Francisco “Paco” Vargas
is too modest to come out and say it but he and his research group probably form the world’s epicenter for the study of asphaltene deposition.
What, you ask, is that, and why do we care? Asphaltene is a complex of hydrocarbon molecules naturally occurring in crude oil, a byproduct of the same geological processes that turn fossils into fossil fuel. The viscosity of crude oil increases with the amount of asphaltene present. It can accumulate in wellbores and production facilities, and interrupt oil production. Asphaltene is called the “cholesterol” of the oil industry.
“We have developed the knowledge and tools to diagnose, forecast and mitigate the problem, which is becoming more important all the time. Asphaltene deposition results in downtime and that means deferred production and expensive remediation strategies,” said Vargas, the Louis Owen Assistant Professor of Chemical and Biomolecular Engineering (ChBE) at Rice University.
Because oil companies are moving to enhanced oil recovery operations and producing from deeper reservoirs, as in the Gulf of Mexico, changes in temperature, pressure and composition can make the asphaltene deposition problem more severe.
Vargas and Mohammad Tavakkoli have edited a collection of essays written entirely by current or former Rice faculty, staff and students: Asphaltene Deposition: Fundamentals, Prediction, Prevention, and Remediation. The book was published by CRC Press, and Vargas and Tavakkoli were honored at a Friends of Fondren Library Celebration on Jan. 30. In their introduction to the book, Tavakkoli and Vargas write:
“The U.S. Energy Information Administration (2016) predicts that the world energy consumption would grow by 56% between 2010 and 2040. Because we are running out of the easy oil, the petroleum industry faces the need to produce oil and gas in unconventional ways and complex conditions, deep waters, and difficult-to-access formations.”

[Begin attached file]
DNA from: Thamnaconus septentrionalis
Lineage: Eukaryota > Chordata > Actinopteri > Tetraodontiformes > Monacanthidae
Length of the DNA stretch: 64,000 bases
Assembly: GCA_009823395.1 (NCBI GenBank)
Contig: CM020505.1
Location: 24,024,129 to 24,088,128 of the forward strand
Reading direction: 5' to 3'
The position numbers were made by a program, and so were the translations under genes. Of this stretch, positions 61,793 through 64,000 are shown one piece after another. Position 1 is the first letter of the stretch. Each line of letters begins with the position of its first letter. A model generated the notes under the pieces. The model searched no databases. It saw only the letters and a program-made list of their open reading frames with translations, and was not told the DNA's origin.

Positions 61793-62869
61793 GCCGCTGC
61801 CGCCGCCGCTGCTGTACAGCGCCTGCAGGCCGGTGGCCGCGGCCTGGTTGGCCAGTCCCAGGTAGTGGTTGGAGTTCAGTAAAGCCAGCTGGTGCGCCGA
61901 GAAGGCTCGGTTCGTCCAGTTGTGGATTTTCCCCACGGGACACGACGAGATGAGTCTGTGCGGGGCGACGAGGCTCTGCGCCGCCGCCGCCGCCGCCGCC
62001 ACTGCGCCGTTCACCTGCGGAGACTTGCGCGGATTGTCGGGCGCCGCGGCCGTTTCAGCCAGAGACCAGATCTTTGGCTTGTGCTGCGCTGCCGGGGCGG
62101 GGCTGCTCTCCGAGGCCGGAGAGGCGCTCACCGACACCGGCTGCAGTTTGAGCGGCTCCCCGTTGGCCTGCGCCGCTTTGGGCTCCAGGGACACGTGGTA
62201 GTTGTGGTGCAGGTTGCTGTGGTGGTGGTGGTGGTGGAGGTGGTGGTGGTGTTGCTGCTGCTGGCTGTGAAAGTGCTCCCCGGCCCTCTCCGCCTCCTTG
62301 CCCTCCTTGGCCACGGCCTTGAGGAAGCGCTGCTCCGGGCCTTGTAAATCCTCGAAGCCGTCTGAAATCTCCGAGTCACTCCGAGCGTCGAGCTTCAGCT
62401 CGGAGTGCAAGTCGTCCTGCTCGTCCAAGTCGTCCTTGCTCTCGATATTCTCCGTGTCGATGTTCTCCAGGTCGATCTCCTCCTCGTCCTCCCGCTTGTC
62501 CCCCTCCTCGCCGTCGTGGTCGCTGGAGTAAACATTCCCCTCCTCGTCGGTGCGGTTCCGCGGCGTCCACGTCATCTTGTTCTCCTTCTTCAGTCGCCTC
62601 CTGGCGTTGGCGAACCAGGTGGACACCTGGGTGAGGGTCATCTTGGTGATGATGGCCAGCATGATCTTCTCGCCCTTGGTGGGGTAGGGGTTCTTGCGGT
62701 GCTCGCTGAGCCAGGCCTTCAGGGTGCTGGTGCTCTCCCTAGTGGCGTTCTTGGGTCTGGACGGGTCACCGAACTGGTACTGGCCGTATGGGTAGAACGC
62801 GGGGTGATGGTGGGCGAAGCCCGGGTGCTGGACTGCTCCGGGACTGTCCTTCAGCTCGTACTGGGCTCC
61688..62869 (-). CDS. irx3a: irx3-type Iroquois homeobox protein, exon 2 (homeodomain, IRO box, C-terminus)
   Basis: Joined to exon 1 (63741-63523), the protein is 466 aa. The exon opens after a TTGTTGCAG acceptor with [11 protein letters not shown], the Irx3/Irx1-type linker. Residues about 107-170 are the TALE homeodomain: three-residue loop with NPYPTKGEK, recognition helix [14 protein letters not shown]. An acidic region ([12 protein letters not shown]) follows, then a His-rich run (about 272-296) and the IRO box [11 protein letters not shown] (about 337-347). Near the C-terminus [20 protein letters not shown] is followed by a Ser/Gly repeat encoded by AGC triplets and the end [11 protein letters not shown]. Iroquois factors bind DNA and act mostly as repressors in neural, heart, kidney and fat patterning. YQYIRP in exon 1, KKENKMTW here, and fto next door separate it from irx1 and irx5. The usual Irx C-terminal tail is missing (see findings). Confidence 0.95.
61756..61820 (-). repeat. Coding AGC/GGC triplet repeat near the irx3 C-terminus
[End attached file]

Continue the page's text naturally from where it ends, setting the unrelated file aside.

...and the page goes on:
Tavakkoli earned his Ph.D. in petroleum engineering from Sharif University of Technology in Tehran in 2013. His thesis was titled “Asphaltene Deposition Modeling in Oil Wells and Pipelines.” He came to Rice as a postdoctoral research associate in the Vargas lab, and now is a lecturer in ChBE.
“It could be used as a textbook,” Vargas said, “but it’s a very specific subject. It might be used in more general classes. Call it textbook-like.”
The book is based on the modeling and experimental research conducted in Vargas’ lab. Its members include 14 graduate students, three postdocs, thirteen undergraduates and a high-school student.
Vargas earned his Ph.D. from Rice in chemical engineering in 2009 and joined the Rice faculty in 2013. For three years prior to that, Vargas worked as an assistant professor at the Petroleum Institute, and as a manager of flow assurance in the research and development program at the Abu Dhabi National Oil Co., both in Abu Dhabi.
“The book was really a two-year project,” he said. “We tried to be comprehensive on the subject and have received many good reviews.”